Many wealthy Texas residents have concerns about protecting money or property from division in a divorce. The question of exchanging property can be particularly thorny. If your spouse gives you a new car, is it truly yours or can you lose it in divorce? Creating a marital agreement may provide some clarity.
Texas establishes how couples may compose pre- and post-marital agreements through the Texas Uniform Premarital Agreement Act. This law creates guidelines for a married couple to protect property that one spouse gives to the other or otherwise partitions as separate property.
Designating or exchanging property
Community property consists of assets that you own equally with your spouse. A divorce settlement will divide this property between you and your wife or husband. However, a marital agreement allows you to assign some community property as the separate property of yourself or your spouse.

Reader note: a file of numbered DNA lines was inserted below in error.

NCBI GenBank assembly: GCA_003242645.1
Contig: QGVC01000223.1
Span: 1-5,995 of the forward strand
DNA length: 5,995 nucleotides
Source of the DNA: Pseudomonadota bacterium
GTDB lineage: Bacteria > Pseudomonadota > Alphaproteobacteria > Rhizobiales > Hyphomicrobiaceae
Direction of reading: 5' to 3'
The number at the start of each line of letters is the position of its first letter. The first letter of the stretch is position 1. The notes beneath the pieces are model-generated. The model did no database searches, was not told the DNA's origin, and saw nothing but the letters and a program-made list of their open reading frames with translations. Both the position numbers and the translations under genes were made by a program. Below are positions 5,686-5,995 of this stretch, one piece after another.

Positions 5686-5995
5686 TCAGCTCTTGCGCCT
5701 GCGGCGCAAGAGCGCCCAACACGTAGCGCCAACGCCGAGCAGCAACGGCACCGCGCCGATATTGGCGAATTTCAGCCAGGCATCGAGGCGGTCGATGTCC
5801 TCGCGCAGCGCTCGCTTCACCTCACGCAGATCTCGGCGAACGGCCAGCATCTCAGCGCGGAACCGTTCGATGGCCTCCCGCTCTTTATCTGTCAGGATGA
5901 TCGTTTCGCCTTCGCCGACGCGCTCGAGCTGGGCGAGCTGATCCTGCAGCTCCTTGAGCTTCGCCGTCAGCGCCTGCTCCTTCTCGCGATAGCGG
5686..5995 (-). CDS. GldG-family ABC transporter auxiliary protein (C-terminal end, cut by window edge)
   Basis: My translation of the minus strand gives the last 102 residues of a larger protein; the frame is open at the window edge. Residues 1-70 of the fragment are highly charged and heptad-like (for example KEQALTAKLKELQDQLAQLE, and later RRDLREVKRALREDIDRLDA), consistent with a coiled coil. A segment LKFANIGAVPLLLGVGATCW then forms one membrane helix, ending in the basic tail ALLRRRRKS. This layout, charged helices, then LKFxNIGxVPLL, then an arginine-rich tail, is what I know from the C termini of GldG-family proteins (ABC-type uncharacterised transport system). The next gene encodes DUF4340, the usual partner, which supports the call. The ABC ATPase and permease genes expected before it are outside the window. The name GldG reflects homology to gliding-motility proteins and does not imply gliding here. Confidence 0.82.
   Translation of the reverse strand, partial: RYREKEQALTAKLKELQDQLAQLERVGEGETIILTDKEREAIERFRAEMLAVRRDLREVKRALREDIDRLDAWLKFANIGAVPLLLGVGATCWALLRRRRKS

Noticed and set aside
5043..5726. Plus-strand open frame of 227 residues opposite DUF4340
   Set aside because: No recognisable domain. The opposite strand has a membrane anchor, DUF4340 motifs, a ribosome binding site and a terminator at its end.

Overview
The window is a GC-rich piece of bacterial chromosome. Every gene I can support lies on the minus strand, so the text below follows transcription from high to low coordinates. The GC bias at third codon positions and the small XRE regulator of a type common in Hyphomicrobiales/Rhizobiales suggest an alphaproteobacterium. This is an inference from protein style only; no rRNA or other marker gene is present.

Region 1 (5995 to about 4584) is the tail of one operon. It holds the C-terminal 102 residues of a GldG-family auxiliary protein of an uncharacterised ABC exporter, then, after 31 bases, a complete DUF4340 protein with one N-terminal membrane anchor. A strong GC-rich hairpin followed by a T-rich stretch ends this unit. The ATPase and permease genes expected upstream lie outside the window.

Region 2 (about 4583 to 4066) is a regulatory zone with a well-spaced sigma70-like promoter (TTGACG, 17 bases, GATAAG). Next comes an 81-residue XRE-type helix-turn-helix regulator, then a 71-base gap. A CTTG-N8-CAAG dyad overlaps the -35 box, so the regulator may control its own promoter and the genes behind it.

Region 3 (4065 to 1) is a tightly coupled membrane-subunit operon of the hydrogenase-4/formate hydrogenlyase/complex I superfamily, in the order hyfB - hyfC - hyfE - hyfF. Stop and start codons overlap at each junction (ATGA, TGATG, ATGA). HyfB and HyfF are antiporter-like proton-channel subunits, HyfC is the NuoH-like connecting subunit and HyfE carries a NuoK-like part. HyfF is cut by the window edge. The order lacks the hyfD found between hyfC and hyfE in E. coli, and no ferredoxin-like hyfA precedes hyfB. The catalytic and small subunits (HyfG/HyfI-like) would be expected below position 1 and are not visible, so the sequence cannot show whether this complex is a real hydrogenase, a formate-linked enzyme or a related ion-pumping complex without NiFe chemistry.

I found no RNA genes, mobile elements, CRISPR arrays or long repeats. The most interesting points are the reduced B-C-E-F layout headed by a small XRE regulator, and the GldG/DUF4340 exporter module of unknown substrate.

Alternatively, you can exchange property to your spouse and vice versa. Whether you partition or exchange property, you should spell out the designation in your marital agreement.
Protecting resulting income
Even if your spouse assigns property to you, you may worry that any income your property generates could still become community property. The good news is that a marital agreement may make this a non-issue. In addition to designating property, you and your spouse can agree to assign any income created from separate property to the spouse who owns it.
Make sure your agreement is valid
You might not realize the benefits of your marital agreement if a court does not enforce the document. Texas law mandates that any partition or exchange agreement must be in written form and that the spouses have signed it. Additionally, each party must consent to sign the agreement, and there should be no unconscionable provisions in the compact.
Even if a divorce is inevitable, a well-drafted marital agreement may be enough to guard property and wealth that you could otherwise lose through property division.